I think most of us get irritated with the weather forecasters because we want to “use” the information they give us. We want to know whether to schedule that bike ride, or take a sweater, or put some extra provisions in the cupboard. Being interested in weather for its own sake is the beginning of that different kind of knowledge.

    I love that you got the feeling of “safe”. And you’re exactly right, that knowledge of the world and acceptance of our own limits adds to that sense of safety and security. Sometimes we can’t do a thing to change the world – it will rain or it won’t, the oil will come or it won’t – but we can decide how to relate to the world. That’s a big gift in itself!

    You started with the compliment – I’ll end with a thank you. Writing is tremendously satisfying for me, and it makes me happy to think others find reading what I come up with satisfying, too!

    Linda

  15. Your words evoked memories of my granny predicting weather based on the activity of squirrels and birds and early dropping of pecans. Of my grandfather taking a quick look at a eerie green sky with swirling leaves and piling Granny and all of us ‘grands’ into an old vintage pickup, to head for the storm cellar at the country school down the road — the same school that my mother walked a mile to and from in her youth, in poor shoes and high show. Before seeing it up close and in person, I had always thought it was the stuff of legends.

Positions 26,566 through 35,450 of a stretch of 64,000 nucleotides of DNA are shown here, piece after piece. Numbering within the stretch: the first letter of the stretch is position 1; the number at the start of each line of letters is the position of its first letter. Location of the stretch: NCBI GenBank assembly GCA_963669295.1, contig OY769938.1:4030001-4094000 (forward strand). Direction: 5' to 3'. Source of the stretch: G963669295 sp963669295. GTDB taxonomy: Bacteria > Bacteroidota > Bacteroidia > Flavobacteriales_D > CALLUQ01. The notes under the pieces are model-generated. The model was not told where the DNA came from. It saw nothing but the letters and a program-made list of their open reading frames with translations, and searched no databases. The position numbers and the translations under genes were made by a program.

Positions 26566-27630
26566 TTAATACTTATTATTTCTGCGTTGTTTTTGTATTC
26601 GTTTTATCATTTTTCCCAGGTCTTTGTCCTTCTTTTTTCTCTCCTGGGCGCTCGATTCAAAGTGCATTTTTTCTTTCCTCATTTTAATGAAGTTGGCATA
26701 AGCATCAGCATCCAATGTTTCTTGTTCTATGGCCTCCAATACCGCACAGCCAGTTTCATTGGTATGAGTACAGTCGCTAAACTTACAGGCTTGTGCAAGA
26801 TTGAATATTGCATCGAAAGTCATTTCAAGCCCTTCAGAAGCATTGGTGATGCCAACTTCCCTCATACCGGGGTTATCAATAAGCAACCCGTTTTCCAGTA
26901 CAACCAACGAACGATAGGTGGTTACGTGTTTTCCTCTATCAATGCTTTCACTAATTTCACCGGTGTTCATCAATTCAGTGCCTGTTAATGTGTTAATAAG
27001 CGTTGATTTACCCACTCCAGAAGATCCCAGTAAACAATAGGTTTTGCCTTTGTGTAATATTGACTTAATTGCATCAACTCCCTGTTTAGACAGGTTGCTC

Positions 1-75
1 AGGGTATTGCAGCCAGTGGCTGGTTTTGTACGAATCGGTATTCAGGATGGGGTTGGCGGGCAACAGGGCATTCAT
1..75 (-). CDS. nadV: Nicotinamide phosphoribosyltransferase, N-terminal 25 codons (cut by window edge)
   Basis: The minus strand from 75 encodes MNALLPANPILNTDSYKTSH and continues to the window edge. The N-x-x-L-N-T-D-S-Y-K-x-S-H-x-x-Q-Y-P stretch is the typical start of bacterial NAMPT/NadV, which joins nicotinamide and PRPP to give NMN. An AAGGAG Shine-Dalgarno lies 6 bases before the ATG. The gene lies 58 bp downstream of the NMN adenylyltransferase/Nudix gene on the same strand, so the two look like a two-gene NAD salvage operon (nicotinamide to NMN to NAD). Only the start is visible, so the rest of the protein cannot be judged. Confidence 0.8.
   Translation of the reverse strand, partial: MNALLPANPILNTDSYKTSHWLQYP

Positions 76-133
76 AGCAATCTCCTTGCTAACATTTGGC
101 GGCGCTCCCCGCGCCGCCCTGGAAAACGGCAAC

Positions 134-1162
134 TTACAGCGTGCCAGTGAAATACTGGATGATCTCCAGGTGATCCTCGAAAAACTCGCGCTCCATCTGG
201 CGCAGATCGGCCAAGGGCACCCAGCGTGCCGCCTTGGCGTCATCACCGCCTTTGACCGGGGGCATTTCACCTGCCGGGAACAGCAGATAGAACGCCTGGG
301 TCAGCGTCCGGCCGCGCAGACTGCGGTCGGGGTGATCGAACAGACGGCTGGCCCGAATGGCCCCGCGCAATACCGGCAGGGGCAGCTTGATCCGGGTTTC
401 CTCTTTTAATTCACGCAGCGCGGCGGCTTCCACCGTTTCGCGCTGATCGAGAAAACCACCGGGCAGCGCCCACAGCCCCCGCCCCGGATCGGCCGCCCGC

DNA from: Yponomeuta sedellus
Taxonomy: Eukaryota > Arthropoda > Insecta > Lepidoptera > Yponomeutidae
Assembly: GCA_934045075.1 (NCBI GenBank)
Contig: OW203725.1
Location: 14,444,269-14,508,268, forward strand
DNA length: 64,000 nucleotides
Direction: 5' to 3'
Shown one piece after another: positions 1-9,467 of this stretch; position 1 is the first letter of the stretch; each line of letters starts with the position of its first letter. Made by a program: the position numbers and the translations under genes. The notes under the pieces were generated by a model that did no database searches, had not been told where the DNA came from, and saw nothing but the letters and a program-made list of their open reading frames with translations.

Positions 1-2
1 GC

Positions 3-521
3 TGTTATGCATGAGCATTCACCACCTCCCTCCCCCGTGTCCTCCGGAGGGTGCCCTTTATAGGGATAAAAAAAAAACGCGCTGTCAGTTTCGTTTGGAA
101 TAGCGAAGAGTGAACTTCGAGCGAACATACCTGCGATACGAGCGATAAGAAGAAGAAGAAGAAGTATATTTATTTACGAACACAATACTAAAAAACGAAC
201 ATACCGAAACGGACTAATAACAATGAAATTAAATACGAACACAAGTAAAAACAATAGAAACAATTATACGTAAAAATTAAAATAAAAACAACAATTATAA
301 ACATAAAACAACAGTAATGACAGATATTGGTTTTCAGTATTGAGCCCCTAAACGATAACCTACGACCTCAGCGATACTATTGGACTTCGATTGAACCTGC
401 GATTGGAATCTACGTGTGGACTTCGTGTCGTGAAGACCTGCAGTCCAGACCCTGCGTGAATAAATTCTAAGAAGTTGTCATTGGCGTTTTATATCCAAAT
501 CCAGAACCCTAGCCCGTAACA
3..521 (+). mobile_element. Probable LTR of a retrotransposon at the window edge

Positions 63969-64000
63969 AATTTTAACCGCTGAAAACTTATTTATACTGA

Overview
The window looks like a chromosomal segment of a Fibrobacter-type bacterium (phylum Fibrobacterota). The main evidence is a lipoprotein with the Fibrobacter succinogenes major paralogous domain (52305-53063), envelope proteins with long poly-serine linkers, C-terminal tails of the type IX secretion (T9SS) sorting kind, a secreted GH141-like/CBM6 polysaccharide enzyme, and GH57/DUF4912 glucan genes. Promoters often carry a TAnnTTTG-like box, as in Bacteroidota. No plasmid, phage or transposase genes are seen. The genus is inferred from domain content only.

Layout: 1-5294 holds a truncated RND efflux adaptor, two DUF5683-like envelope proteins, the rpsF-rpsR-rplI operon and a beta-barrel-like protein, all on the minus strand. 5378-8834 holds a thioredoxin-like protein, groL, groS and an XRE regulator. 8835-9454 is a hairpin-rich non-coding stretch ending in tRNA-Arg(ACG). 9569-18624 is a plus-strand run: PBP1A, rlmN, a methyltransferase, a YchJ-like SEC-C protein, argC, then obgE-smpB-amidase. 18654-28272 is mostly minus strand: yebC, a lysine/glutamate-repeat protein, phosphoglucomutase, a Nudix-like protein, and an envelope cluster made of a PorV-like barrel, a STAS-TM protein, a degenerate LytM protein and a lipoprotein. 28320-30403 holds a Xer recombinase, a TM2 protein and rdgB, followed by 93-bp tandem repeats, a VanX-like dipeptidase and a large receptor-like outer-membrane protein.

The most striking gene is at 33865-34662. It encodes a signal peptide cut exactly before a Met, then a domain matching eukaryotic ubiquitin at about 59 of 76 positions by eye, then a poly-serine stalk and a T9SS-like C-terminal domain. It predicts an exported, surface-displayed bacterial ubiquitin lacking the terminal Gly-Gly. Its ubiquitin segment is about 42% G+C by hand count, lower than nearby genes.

I experience the world through my intuition and imagination rather than through my senses, another way of knowing. But I appreciate your view of becoming one with nature and try so very hard to stay ‘awake’ to what is going on around me. Thank God, I am married to one who lives by his senses.

    Janell

    Janell,

    I accept your words about experiencing the world through intuition and imagination, but I really suspect your experience in that regard is “in addition to” knowing through your senses. The work you do with your gardens, the way you write about gardening, your ability to know what will work and what won’t obviously is grounded in your knowledge of and sensitivity to the natural world.

    It may be embedded so deeply you’re not even aware of it, or simply accept it as part of life. A gardener down here told me once that a green thumb is nothing more than being attuned to the secret life of plants, being able to “hear” the messages they speak and meet their needs in a constantly changing environment. Whether that’s true, I don’t know. But I hope it is ~ it’s a lovely conceit.